It’s the last Saturday of the month, which means it’s Give a Sh*t Book Club time! This month our pick is Fruit of the Drunken Tree by Ingrid Rojas Contreras.

I’ll admit that this book was not an easy read for me. The prose, for whatever reason, never allowed me to get into a rhythm, and I had virtually no knowledge of Colombia’s recent history, so the historical references were at first lost on me. Of course that is my deficit, not the author’s, and so to correct it I did some Googling to fill in my knowledge gaps, and after I did that I found I got a lot more out of the story. (Here’s one article I found that helped provide some context.)

In recent years it’s become really important to me to do my part as a reader so that I can get the most out of my reading. It’s way too easy as a privileged white American reader to say “I couldn’t relate” to a novel written by someone from a different culture rather than making even a minimal effort to do some research and learn something so that you CAN relate. The Internet exists. We carry devices in our pockets now that can tell us pretty much anything we ask. There’s no excuse for willful ignorance. End rant.

I was surprised how much this book reminded me of last month’s book club pick, The Boat People by Sharon Bala, because on the surface they don’t have much in common. But Petrona was in a position that reminded me a lot of Mahindan’s. She had no resources, no support, and very few choices other than depending on her boyfriend, despite his connections with the cartel. It’s easy to condemn someone from the outside, from a position of relative privilege, but the view from inside Petrona’s life was very different.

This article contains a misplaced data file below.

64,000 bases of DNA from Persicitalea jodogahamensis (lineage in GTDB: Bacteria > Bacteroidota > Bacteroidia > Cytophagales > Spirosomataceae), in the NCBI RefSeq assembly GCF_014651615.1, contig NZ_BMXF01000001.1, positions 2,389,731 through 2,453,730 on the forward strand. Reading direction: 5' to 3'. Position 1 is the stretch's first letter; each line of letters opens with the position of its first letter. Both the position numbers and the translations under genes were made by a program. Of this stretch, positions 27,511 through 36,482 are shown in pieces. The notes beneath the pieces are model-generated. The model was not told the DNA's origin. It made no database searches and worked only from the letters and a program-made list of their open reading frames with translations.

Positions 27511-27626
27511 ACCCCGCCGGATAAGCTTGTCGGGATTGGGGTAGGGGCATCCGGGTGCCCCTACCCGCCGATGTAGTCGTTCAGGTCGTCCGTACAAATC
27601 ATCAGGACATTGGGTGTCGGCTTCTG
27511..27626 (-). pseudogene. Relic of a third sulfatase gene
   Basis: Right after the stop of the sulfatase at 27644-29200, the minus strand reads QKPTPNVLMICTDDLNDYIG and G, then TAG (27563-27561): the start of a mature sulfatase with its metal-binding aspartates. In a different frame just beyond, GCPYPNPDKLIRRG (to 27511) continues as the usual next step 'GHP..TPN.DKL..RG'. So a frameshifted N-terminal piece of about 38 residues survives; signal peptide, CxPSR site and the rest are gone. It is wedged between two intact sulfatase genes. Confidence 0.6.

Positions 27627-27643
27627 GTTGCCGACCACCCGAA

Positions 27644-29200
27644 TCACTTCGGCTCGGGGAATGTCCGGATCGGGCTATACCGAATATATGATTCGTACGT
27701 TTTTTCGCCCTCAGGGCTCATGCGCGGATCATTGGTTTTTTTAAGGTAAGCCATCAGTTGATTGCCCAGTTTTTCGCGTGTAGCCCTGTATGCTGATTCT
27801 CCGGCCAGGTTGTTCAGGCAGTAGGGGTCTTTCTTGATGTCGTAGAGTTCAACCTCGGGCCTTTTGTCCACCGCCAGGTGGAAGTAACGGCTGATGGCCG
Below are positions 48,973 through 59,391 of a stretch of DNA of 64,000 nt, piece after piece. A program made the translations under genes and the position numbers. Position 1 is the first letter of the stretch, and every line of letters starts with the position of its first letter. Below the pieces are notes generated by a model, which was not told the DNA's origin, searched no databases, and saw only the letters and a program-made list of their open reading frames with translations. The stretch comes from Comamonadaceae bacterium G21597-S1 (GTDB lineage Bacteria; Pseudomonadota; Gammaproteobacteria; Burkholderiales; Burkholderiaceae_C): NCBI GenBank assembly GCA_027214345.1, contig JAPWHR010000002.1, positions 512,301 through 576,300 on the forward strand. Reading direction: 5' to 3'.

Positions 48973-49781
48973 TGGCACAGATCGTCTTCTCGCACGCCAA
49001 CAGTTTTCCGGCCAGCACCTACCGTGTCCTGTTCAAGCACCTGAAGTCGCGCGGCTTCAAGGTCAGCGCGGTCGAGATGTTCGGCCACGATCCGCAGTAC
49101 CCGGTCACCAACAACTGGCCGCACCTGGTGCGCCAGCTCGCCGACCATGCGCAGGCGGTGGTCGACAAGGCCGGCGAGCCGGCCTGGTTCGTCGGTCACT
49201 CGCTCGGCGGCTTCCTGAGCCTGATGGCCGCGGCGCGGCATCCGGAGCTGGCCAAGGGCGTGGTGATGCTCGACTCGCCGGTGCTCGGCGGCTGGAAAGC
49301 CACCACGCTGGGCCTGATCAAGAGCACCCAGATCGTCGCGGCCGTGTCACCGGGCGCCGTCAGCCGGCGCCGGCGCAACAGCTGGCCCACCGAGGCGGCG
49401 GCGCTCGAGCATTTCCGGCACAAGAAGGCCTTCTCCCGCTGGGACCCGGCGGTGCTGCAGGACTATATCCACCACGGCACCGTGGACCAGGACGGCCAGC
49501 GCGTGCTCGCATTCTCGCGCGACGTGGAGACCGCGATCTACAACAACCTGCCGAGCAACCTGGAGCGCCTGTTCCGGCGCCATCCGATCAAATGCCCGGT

Seeing the events of Pablo Escobar’s life through the eyes of Chula, as a little girl, was an interesting perspective. It brought home to me the terror of living through those times--the memories she had of Galán’s assassination, her grandmother’s relentless fear after the attack she witnessed, and her aunt’s rage that her children had been put in danger. That child’s perspective carries more weight than a news story--it makes it personal, immediate, visceral.

While things for Petrona did not end particularly well, I was amazed by her courage and tenacity. I was grateful that in the end she did the right thing in protecting Chula even though it cost her gravely. She found a way to survive.

Hope you found Fruit of the Drunken Tree to be a rewarding experience! Comments are open below. Can’t wait to hear what you thought of this one!

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AuthorTaryn Pierson